In a move which open-source 'advocates' will find striking SuSE Linux, the German distribution maker, have added new terms to their licensing agreement which result in corporate users of SuSE Linux Enterprise Server only receiving support if they don't customise their copy of the operating system too much.
This is a move which shows that perhaps the openness of the GPL and other licenses associated with Linux could make a company like SuSE's life difficult. The source code is still included with the product but by doing too much customisation the end customer could forfeit support. Many have seen the ability to change and tweak Linux as one of its key advantages but in the area of technical support life could be a nightmare for those helping the corporate customers if there isn't any standardisation, as the changes made by the customers could mean the help staff's information is incorrect.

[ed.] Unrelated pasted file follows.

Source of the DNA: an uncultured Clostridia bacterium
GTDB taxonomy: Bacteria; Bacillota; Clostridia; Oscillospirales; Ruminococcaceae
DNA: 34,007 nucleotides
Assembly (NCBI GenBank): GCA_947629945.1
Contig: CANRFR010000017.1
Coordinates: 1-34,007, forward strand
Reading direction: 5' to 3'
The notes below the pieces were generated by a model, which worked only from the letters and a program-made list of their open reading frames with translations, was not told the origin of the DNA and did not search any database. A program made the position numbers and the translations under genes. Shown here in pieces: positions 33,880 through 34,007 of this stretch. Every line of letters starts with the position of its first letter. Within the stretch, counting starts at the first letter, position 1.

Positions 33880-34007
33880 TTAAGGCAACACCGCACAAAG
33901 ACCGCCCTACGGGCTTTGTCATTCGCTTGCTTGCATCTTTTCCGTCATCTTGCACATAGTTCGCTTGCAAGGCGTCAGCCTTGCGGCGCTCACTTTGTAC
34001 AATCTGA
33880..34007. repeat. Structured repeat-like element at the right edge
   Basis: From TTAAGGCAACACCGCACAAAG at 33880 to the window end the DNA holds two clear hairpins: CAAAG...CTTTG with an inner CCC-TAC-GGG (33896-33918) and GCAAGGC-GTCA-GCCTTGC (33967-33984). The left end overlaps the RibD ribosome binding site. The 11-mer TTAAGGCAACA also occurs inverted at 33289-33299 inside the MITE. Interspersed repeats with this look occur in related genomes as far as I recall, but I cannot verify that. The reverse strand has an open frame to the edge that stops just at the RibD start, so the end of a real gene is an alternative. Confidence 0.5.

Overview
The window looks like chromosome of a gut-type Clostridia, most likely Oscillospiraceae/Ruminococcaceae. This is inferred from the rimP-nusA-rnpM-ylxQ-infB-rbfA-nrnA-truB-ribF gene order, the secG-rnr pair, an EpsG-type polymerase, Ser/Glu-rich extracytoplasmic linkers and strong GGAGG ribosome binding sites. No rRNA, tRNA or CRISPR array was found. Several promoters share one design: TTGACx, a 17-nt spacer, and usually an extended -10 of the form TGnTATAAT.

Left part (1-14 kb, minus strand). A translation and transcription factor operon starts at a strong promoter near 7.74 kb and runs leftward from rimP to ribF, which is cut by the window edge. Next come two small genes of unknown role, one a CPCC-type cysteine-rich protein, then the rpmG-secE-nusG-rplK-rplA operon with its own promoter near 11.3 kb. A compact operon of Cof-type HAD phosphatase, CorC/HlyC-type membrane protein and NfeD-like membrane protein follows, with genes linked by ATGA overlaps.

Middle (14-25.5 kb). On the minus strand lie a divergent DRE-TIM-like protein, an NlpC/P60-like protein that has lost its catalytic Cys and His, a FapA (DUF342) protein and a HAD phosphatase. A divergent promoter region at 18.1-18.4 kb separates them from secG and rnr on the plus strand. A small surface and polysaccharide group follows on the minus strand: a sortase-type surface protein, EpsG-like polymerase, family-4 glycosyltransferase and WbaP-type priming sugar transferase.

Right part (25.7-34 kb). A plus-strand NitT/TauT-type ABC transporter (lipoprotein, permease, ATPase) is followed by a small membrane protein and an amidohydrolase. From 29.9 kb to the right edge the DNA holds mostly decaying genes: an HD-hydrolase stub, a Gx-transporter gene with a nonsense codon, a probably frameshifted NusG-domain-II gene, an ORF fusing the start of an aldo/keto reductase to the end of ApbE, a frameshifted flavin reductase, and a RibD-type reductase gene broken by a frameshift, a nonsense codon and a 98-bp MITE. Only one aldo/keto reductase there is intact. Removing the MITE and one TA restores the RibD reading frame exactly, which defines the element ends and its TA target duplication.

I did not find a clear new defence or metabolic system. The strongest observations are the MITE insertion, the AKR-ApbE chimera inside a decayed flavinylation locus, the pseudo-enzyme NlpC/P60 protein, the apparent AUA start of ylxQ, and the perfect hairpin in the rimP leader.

SuSE is a company which has been working with IBM, who have been using the distribution on their servers, and this alliance has made SuSE move more towards the enterprise level. The Enterprise Server runs on a variety of hardware and is known for being a stable and reliable system which is tailored for enterprise applications and the new version 8 will be available later in the year (based on the 8.0 Professional which was released last Friday).
Linux has been seen as having many advantages over other operating systems due to its GPL licensing, which has proven to be one of the most successful licenses ever created as it has always stood its ground legally. The ability to customise and tweak Linux and its components has given companies the freedom to change and manipulate programs as they need, but now this freedom comes at a cost if SuSE is chosen as the distribution.
News source: ZDNet UK